Facts about this animal
Marsh Frogs are the largest frogs in Europe (up to 17 cm). There is a large variation in colour and pattern, ranging from dark green to brown or grey. Large dark dorsal spots vary considerably in size, number and arrangement. Light middorsal line often present. No temporal spot. Belly greyish-white or greyish-yellow with dark spotted or blotched-like pattern, sometimes without this pattern.
Hibernation occurs from September-October (in northern regions) or November-December (in the south) to the beginning of June or January-February, respectively. In southern regions, the hibernation is frequently interrupted by warm weather. In unfrozen water bodies (in particular in the southern parts of its distribution), the frog may even remain active throughout the winter. As a rule, hibernation occurs in water, but in some locations it occurs in rodent burrows and holes in river banks and lake shores. Group hibernation is typical, but the groups usually do not exceed several dozen individuals.
Breeding starts from several days to one month after the frogs' spring appearance. The males form loud choruses. The clutch contains up to 16.000 eggs. The time of metamorphosis depends on weather, peculiarities of habitat and latitude but usually falls into April-November. In some places of Europe and Asia regular hibernation of tadpoles (up to a few thousand individuals in one pond) has been recorded. Such tadpoles attain sometimes exceptionally large size (total length to 185 mm) and undergo metamorphosis in the next spring. Sexual maturity is attained in the 1st-4th year of life.
The diet of the Marsh Frog consists of dragonflies and other insects, spiders, earthworms and slugs, however Rana ridibunda is quite voracious and in fish ponds, it even eats small fishes and often eats conspecific and other amphibians, as well as reptiles and even small birds and rodents.
Did you know?
Concerning their reproduction the “waterfrogs” are indeed remarkable: While the Pool Frog (Rana lessonae) is a true species, the Edible Frog (Rana esculenta) is a hybrid between the Pool Frog and the Marsh Frog (Rana ridibunda). During the ice ages the population of the common ancestor of both species was split into two. The two species (R, lessonae and R. ridibunda) diverged, but remained genetically close enough to be able to create fertile hybrids. The genome of the Edible Frog (R. esculenta) therefore consists of two parts of each of its parent species. When eggs or sperms are produced, however, the whole genome-part of R. lessonae is destroyed (Hybridogenesis. Therefore egg- and sperm cells of R. esculenta contain only R. ridibunda genome. When, however, Edible Frogs (R. esculenta) mate with each other, their offspring generally die in an early tadpole stage, so there are no pure populations of Edible Frogs. The reason for this is that the R.ridibunda genome has been transferred – as we shall see below – from one generation to the next without recombination (clonal) and has lead to an accumulation of defective mutant genes. On the other hand, when R. esculenta mates with R. lessonae, the genome of R. lessonae is combined in the offspring again with R. ridibunda genome and the larvae develop again into Edible Frogs (R. esculenta). Thus, the Edible Frog can continue to exist in mixed populations together with the Pool Frog, without the presence of it other parent species, the Marsh Frog (R. ridibunda). For the Pool Frog (R. lessonae) this situation is however an evolutionary challenge: The offspring of pairings with the Edible Frog (R. esculenta) destroy the R. lessonae-part of the genome, instead transferring it to the next generation. Thus the Pool Frogs should avoid matings with the Edible Frogs, while the latter must mate with Pool Frogs in order to secure their existence. Obviously so far there have been enough cases where the frogs did not make the right choice and where specimens of one species mated with specimens of the other, thus securing a continuous common existence of both forms. If Marsh Frogs (R. ridibunda) enter the picture (e.g. in the southern part of Switzerland), then gradually the R. ridibunda genome “takes over” and both R. lessonae and R. esculenta are eventually replaced by R. ridibunda.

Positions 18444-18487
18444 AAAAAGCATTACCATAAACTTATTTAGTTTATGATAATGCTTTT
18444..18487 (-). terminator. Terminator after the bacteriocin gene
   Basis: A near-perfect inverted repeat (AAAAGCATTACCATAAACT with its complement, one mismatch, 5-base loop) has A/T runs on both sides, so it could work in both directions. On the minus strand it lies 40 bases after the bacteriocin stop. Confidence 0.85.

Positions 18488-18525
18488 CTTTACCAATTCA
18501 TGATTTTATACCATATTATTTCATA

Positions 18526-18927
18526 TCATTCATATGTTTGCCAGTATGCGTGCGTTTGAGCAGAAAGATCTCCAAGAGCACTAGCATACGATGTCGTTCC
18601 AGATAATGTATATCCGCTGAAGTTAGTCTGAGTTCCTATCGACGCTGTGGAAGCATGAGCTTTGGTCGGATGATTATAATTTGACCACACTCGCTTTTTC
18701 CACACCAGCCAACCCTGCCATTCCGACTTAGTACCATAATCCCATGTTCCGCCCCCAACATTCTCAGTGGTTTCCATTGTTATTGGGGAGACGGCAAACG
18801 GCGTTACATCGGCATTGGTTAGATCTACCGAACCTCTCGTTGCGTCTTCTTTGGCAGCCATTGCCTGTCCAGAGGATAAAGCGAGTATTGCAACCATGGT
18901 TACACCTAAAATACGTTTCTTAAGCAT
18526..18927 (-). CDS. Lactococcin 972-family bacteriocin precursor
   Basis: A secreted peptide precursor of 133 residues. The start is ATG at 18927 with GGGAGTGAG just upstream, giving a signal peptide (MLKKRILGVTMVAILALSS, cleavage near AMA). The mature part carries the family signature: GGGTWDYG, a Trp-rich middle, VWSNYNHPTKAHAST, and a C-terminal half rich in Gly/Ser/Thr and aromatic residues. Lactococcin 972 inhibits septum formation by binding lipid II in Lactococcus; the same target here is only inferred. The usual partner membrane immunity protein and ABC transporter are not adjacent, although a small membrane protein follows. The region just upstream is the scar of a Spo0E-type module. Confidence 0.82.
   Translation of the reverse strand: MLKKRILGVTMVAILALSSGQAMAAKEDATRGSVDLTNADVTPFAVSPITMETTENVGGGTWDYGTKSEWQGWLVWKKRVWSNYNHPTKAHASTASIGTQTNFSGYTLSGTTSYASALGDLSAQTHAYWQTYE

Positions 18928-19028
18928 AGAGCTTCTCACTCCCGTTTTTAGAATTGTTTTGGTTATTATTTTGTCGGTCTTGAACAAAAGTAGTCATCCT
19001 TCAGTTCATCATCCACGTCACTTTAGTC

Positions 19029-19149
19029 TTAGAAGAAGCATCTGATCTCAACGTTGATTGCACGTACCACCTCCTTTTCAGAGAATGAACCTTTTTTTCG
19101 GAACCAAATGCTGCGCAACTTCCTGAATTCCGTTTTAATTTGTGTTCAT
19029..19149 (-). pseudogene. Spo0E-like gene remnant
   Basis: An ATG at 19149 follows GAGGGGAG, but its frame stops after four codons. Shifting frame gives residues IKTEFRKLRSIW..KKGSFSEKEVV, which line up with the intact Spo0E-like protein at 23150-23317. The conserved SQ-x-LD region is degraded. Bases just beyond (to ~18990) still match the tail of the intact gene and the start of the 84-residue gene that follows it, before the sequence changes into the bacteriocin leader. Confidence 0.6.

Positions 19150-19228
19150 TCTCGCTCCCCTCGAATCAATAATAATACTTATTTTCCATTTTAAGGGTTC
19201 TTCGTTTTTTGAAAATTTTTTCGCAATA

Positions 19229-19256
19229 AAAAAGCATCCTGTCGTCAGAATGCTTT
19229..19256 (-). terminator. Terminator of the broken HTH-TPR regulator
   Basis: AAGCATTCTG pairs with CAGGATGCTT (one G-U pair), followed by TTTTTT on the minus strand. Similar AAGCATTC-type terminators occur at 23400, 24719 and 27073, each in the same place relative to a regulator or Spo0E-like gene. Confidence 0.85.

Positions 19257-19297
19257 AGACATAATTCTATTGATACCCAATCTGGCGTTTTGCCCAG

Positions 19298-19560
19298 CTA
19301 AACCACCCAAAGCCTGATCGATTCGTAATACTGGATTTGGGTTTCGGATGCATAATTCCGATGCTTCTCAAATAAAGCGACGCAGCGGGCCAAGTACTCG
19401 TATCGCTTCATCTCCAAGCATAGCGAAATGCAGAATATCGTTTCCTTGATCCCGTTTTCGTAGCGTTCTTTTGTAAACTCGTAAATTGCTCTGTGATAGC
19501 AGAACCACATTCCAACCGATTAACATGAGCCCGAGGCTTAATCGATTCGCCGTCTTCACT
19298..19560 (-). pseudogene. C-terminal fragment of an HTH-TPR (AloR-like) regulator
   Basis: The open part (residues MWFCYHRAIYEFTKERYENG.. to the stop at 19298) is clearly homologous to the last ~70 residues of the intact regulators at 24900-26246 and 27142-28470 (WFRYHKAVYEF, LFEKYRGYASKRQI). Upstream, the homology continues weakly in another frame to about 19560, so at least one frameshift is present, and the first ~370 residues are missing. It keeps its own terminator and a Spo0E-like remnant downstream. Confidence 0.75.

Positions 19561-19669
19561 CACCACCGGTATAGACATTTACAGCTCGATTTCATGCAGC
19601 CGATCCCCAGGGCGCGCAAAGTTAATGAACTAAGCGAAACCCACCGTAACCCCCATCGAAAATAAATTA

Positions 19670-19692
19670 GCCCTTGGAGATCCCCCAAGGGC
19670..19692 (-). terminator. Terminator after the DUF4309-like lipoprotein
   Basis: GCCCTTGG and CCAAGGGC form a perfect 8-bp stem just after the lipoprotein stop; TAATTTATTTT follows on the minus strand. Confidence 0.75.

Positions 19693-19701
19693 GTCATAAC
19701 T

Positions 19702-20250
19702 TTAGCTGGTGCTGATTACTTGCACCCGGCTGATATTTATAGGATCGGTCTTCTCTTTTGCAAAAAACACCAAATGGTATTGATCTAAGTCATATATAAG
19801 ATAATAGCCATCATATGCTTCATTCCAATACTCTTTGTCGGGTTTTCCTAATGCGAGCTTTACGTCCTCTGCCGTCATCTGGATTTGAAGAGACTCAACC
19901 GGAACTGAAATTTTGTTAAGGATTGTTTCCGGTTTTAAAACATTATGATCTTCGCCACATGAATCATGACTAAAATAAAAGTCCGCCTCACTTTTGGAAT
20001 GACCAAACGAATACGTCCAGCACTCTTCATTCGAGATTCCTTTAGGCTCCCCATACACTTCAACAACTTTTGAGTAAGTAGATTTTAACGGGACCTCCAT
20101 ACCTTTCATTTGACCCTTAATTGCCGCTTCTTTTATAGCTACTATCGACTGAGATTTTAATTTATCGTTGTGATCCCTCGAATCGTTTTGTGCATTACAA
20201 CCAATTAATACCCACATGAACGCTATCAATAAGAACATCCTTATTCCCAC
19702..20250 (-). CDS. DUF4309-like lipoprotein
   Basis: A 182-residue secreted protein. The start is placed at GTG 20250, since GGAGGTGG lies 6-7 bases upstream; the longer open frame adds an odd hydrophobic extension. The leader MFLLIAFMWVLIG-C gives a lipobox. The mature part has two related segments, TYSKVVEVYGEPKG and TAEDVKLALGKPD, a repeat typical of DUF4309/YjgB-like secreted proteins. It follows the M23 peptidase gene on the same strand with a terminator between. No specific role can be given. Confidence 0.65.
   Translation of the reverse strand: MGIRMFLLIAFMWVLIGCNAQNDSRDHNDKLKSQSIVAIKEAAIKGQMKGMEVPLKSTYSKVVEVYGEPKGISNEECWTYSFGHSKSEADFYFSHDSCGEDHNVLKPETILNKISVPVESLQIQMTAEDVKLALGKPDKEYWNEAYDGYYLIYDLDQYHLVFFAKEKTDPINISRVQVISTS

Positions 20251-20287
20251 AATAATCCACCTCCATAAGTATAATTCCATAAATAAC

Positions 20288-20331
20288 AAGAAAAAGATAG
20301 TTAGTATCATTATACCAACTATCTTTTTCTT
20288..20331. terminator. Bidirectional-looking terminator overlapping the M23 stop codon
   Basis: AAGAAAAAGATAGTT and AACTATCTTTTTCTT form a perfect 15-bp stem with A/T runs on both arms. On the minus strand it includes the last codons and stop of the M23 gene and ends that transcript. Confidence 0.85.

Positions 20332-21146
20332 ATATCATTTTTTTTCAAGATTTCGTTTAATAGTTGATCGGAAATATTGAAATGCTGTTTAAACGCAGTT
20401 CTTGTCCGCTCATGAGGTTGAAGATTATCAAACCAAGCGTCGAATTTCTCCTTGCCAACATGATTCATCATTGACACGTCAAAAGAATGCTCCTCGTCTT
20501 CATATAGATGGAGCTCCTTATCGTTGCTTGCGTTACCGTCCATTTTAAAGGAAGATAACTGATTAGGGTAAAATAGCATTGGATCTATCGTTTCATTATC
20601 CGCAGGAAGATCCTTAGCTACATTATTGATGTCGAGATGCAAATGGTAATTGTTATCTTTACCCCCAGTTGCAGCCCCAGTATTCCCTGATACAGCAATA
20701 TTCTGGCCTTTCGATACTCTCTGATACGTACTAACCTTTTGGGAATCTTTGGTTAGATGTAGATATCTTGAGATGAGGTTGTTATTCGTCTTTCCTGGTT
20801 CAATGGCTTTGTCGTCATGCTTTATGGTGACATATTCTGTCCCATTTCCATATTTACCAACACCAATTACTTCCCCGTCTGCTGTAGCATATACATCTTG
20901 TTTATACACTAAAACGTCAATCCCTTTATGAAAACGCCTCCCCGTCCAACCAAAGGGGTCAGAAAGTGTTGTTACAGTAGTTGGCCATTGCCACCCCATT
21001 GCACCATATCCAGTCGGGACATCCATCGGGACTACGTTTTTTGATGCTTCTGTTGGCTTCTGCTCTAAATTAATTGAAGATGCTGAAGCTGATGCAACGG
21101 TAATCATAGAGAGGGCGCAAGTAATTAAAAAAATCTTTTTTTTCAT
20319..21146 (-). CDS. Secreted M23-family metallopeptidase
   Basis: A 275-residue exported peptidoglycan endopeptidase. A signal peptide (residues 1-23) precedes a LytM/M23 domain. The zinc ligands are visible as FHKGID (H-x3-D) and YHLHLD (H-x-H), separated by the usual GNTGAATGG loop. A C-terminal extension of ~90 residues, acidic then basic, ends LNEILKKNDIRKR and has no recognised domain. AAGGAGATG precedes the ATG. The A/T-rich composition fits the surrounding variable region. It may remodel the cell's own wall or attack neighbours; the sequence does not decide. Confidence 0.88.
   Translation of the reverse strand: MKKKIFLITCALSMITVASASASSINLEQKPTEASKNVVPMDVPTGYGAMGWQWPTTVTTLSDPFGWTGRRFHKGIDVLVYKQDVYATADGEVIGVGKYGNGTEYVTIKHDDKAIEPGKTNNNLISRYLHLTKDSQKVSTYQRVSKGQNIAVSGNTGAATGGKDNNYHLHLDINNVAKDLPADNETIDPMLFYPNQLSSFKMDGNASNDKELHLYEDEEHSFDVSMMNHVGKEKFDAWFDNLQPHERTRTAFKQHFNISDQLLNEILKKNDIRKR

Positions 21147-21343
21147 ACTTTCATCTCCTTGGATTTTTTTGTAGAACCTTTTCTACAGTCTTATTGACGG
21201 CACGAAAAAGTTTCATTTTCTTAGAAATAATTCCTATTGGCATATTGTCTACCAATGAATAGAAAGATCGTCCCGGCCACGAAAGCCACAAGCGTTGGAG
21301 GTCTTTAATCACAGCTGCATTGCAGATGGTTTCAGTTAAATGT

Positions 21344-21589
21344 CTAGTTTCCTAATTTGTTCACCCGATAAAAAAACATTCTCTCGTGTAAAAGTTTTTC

|Name (Scientific)||Pelophylax ridibundus|
|Name (English)||Marsh frog|
|Name (French)||Grenouille rieuse|
|Name (Spanish)||Rana verde común|
|CITES Status||Not listed|
|CMS Status||Not listed|
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|Range||Afghanistan, Albania, Armenia, Austria, Azerbaijan, Bahrain, Belarus, Bulgaria, China, Cyprus, Czech Republic, Denmark, Estonia, Finland, France, Georgia, Germany, Greece, Hungary, Iran, Islamic Republic of, Iraq, Israel, Italy, Kazakhstan, Kyrgyzstan, Latvia, Lithuania, Luxembourg, Moldova, Republic of, Morocco, Netherlands, Poland, Romania, Russian Federation, Saudi Arabia, Slovakia, Slovenia, Tajikistan, Turkey, Turkmenistan, Ukraine, Uzbekistan. Introduced in: Belgium, Spain, Switzerland, United Kingdom.|
|Habitat||A highly opportunistic amphibian. It lives in mixed and deciduous forests, forest steppe, steppe, semidesert and desert zones. Being a semiaquatic species, the frog inhabits a wide variety of flowing and stagnant water habitats, from shallow puddles and ponds to large lakes and rivers, as well as mountain streams.|
|Wild population||Rana ridibunda is generally an abundant amphibian. In the rivers of the southern part of Europe, its abundance may even reach more than a thousand individuals per kilometer of the bank. However, it is relatively rare in swift mountain streams.|
|Zoo population||92 reported to ISIS (2007)|